Back to your initial plan to become a Bible scholar, and your current role as a pastor and church leader today, what inspires you?
The Bible is actually the main object in where to find the will of God and to understand God, not that we do understand God, but it is the window into the presence of God. In 2021 I have written a book whose title Natten ska vika in Swedish (“The night shall yield”) is from Isaiah 9:1. Human life leads us through times of darkness. We need to know that in the darkness, there is light, and the light is the very presence of God.
You had been Bishop of Lund for two years before the Joint Catholic-Lutheran commemoration of the Reformation on 31 October 2016. What has changed since?
Firstly, the church service in the cathedral on Sunday, 30 October, was almost more touching and moving than the actual day itself. The two local parishes, Catholic and Lutheran, celebrated the ending of the Sunday service together in the Cathedral of Lund. And so many people have also kept talking about that.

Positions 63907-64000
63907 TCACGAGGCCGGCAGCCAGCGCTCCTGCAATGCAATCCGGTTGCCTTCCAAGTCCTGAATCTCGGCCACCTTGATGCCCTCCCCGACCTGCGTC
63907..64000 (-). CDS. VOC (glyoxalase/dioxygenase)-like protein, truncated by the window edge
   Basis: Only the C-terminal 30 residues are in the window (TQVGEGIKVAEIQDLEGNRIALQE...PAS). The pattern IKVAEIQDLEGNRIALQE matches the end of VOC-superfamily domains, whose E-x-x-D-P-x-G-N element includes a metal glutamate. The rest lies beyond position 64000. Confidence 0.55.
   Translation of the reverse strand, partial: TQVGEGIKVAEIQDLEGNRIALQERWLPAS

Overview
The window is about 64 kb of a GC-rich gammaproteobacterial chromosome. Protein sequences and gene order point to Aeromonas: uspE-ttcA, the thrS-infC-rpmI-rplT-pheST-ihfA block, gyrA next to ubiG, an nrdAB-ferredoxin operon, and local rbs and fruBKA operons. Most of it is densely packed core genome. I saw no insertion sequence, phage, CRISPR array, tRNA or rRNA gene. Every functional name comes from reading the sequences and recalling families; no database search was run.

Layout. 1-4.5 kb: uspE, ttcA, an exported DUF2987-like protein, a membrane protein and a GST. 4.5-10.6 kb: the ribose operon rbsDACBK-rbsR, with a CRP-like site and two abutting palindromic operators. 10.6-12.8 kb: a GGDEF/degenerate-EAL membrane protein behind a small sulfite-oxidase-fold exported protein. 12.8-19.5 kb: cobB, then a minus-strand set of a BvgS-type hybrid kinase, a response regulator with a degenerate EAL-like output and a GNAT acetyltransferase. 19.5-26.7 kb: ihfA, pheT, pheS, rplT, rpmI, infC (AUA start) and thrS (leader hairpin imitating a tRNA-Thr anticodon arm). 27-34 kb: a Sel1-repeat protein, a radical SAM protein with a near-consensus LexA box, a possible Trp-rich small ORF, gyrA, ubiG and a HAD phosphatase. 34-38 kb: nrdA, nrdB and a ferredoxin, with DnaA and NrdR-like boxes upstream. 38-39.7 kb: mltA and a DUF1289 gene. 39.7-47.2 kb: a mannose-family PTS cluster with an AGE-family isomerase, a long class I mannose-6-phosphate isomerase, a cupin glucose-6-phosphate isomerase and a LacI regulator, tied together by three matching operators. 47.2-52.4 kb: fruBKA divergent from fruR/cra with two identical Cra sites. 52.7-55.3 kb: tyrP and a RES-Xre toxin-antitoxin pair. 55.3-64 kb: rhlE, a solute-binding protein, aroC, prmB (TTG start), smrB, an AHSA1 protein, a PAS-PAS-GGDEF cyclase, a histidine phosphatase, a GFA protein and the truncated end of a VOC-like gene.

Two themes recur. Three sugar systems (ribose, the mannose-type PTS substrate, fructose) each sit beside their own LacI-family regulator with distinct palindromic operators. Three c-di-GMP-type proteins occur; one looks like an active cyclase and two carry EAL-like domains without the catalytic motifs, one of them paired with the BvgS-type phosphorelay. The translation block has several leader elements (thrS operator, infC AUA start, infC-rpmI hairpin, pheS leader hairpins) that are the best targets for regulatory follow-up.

It has changed very much since because the Catholic parish and Lutheran Cathedral parish in Lund have started to work together. Sometimes, we have church services together, of course not Holy Communion, but evening prayers, and on several Saturdays. On certain occasions, such as the pilgrimage for the climate, we have started to pray together. And the parish has started to use the Catholic way of having vespers. That is also a way of taking a step further across the door to the neighbor—not only requiring them to do like we do, but we try to pray like they pray. And that has opened new doors and new opportunities.
In some places, for example in Karlskrona, the Church of Sweden sold some of its houses to the Catholic parish. So, the Catholic parish could move from the outskirts of the town to the town center. And I think that would not have happened if it had not been the joint commemoration in 2016. For the rest of the diocese, I would say it has not changed that much, but there is general knowledge of ecumenical work.